Posts: 13,850

Re: Technical reasons to move to the new CGN3ACR

Eh.. yes, kind of.

many of these devices.. they are natoriously not always that easy to connect to.

I know via PC, you should be able to connect/map a drive to it, via an SMB share..... but other devices, maybe not so much? (tablets/phones dont always have the same connectvitity options as a PC, etc).

 

NAS or NAS like networkable hard drives, often will set up standard windows shares where you can easily browse to them, and will have other sharing options like DLNA, etc for other devices as well.
(or, leaving them connected to a PC which does the same... but requires the PC being on.)



I've Been Around
Posts: 1

Re: Technical reasons to move to the new CGN3ACR

I am currently using the CGN3 and it is NOT compatible with my current voip.

 

Hitron CGN3 (Rogers Advanced WiFi Modem)

Current Status: Not Compatible
Recommendation: Replace Device or Bridge it to a compatible router.
Comments:
The router feature of this device lacks the ability to disable SIP ALG and is not compatible with VoIP. We recommend that it be replaced with a standalone modem and router that is compatible, or that it be bridged to a router is compatible. We DO NOT recommend placing a phone on the DMZ of this decvice as it would compromise the security of the phone.

 

Is the new CGN3ACR more programable for voip systems?  Does it have controls for SIP and ALG?

 

Tom Gifford in Ottawa

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Resident Expert
Resident Expert
Posts: 13,850

Re: Technical reasons to move to the new CGN3ACR

The CGN3ACR is the exact same firmware, etc as the CGN3.. so it would act exactly the same.
Its really the NAT which is effecting these things.

SOME people have had luck (it may vary from VIOP to VIOP provider), with using port forwarding and being able to use the device fine.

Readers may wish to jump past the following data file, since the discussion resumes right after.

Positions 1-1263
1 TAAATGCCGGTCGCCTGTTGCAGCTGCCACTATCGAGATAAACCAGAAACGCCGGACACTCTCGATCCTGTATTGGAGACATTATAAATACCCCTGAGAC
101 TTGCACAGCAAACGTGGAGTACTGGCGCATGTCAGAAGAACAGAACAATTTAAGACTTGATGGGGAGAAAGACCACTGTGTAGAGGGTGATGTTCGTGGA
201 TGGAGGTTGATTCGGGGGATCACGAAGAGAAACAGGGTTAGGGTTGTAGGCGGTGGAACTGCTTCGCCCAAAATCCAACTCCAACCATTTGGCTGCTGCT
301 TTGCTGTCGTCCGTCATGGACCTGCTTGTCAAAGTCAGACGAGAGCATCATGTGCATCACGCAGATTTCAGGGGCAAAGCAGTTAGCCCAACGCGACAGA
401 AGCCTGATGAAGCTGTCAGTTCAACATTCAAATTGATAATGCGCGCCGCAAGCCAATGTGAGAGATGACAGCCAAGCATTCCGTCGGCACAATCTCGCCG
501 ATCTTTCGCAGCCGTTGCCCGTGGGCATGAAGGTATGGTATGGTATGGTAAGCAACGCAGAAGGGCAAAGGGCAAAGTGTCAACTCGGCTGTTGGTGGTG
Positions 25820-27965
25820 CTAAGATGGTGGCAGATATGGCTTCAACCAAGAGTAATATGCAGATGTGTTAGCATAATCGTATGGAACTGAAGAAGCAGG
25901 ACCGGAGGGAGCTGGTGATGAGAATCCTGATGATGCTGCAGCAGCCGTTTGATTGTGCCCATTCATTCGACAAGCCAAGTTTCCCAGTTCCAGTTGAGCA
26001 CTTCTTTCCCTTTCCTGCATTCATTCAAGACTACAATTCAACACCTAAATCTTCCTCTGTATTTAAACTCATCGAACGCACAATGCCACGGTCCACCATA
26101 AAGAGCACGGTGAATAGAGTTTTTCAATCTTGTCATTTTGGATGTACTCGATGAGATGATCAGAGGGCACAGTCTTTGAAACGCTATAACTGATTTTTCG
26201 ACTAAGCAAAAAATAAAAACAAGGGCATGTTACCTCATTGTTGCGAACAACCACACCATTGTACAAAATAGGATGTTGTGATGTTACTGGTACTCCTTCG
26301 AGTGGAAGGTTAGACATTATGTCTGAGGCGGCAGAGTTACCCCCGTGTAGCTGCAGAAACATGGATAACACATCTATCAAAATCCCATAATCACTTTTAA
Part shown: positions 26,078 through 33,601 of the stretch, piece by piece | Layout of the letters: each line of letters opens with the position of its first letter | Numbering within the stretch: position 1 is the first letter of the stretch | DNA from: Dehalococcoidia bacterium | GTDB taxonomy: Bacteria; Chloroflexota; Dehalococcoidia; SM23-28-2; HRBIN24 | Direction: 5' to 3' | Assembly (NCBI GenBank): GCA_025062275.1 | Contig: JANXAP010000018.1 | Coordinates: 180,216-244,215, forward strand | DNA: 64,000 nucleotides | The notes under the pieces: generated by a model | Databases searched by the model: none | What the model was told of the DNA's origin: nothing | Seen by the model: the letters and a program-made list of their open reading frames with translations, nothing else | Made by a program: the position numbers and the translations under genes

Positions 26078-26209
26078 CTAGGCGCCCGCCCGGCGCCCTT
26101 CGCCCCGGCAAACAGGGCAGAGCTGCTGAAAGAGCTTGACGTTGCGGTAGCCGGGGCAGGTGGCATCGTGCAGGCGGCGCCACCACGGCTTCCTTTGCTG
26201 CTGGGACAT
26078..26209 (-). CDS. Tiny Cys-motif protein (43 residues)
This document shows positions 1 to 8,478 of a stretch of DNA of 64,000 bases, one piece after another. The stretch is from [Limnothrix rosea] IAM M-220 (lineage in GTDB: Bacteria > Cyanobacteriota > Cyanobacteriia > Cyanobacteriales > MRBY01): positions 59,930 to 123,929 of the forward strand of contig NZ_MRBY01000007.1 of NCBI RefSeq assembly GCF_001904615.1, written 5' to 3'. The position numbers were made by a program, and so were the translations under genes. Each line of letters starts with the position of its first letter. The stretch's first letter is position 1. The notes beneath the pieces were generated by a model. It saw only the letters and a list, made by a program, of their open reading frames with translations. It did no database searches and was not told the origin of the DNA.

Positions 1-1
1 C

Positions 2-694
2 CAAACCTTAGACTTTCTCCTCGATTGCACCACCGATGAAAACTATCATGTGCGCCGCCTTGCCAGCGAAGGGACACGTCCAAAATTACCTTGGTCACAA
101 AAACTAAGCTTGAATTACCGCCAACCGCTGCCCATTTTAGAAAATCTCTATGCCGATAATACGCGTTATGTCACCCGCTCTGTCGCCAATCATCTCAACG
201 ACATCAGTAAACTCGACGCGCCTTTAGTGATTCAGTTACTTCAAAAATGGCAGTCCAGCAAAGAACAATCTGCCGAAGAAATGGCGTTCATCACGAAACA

All in all.. the recomendation there of using bridge mode, with your own 3rd party router is BEST solution.
From the VOIP then likely working without issue..
And then that just general routing/switching will likely be much faster, as well as better wireless performance.



Resident Expert
Resident Expert
Posts: 6,018

Re: Technical reasons to move to the new CGN3ACR

You need to call tech support and have them disable the SIP ALG setting.  Its one of those settings that are accessible to the user on third party routers. 

 

http://communityforums.rogers.com/t5/forums/forumtopicpage/board-id/Getting_connected/message-id/218...

 



I Plan to Stick Around
Posts: 76

Re: Technical reasons to move to the new CGN3ACR


@Datalink wrote:

First and foremost the CGN3ACR has been accessed by using 192.168.100.1 when the modem is operating in Bridge mode.  So, it is possible in that case to access the DOCSIS WAN signal level and signal to noise ratio data, which is useful for troubleshooting problems.  The CGN3 no longer has that capability as of the firmware update issued in Dec 2014.  Hopefully it will return in a future firmware version.  

This is not my experience with the CGN3ACR.

 

I have been with Rogers for a very long time and have always been able to reach 192.168.100.1 utilizing a variety of Cable Modems or cable Gateways in bridge mode [within my networked environment] but not so with the Hitron CGN3ACR or the CGN3

 

I know that 192.168.100.1 does work if I connect a 2nd PC to a secondary switch port on the CGN3ACR bridged .

 

To make sure its not my Firewall [ZyXEL ZyWALL USG100] and it's latest firmware --- I tested against a CISCO DPC3825 in bridge mode and had no problem accessing 192.168.100.1 ---  it is my opinion that Hitron have not fixed the 192,168.100.1 access issue in either models.

 

David Mozer
IT-Expert on Call